"Any sign of a change in policy tends to cause uncertainty," says Thayer, adding that heightened uncertainty often results in a market "over-reaction" to new information.

Part of the concern for stock investors is that they don't know how sharp the rise in interest rates will go. Higher rates are a negative for stocks because its raises borrowing costs, which is a drag on economic growth and the all-important housing market, which has been a key driver of the economic recovery.

"There's a (worry) that we have seen the lows in bond yields" says Thayer. "And that prompts investors to ask: 'Where will they go from here?'"

Thayer, though, thinks investors are overreacting to the Fed's eventual move to tighten monetary policy. "It's human nature" he says.

Thayer argues that the Fed's coming shift in policy is good news, as it is signaling an improving economy.

In economic news Thursday, existing home sales jumped 4.2% in May and the median price is up 15.4% from a year ago. Weekly jobless claims rose slightly, but the level remains consistent with moderate job growth.

Thayer says the fact that the Fed is considering cutting back now, when inflation is benign, is another positive sign. He thinks bond yields will stabilize and stock investors with longer-term horizons will start "looking for values created" by the Fed news. He is sticking with his year-end price target for the S&P 500, which he recently raised, to 1,650 to 1,700, or roughly 6% above current levels.

The market turmoil began Wednesday when the Fed said the economy was strengthening and Bernanke said the bank's bond purchases will likely slow down this year and end next year.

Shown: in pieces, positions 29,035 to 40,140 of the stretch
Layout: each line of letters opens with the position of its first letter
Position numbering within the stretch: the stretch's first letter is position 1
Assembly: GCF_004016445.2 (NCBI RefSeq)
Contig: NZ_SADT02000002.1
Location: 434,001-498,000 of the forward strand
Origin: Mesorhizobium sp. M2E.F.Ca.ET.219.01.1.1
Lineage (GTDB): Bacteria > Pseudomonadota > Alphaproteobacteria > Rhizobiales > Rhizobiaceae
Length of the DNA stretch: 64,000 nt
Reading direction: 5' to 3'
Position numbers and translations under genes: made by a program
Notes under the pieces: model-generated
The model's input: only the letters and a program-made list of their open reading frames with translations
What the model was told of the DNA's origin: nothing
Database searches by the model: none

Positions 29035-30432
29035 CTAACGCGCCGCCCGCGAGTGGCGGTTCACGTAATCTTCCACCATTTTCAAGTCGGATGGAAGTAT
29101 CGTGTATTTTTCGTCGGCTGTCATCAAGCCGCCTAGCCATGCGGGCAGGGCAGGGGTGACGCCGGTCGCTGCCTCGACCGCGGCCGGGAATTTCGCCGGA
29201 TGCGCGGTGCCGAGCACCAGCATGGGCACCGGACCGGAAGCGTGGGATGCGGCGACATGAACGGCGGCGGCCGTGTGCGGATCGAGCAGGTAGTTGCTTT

The Fed said it's keeping its stimulus at full throttle for now. It will continue to buy $85 billion a month in Treasuries and mortgage-backed securities until the labor market improves substantially. The purchases hold down long-term rates and have fueled the housing rebound and a blazing stock rally.

But the Fed could trim its bond purchases until they're halted by mid-2014, and that announcement drew a sharp reaction in financial markets.

The Federal Reserve signaled Wednesday that it's moving closer to slowing its bond-buying program, but stressed that any end would be gradual and not based on specific triggers. (June 19)

On Wall Street on Wednesday, the Dow fell 1.4% to 15,112.19. The S&P 500 fell 1.4% to 1,628.93. The Nasdaq dropped 1.1% to close at 3,443.20.

WEDNESDAY MARKETS: Stocks tumble as Bernanke discusses tapering

Overseas, Asian stock markets plummeted Thursday after the drop on Wall Street. Tokyo's Nikkei 225, the regional heavyweight, was down 230.64 points to 13,014.58. Hong Kong's Hang Seng index tumbled 2.9% to 20383.87, but the benchmark was also down after a private survey showed a slowdown in manufacturing in China for the month of June.

European markets also saw steep drops. Britain's benchmark FTSE 100 dropped 3% to 6,160. Germany's DAX dropped 3.3% to 7,928 and France's CAC-40 in France fell 3.7% to 3,699.

Contributing: USA TODAY's Kim Hjelmgaard, The Associated Press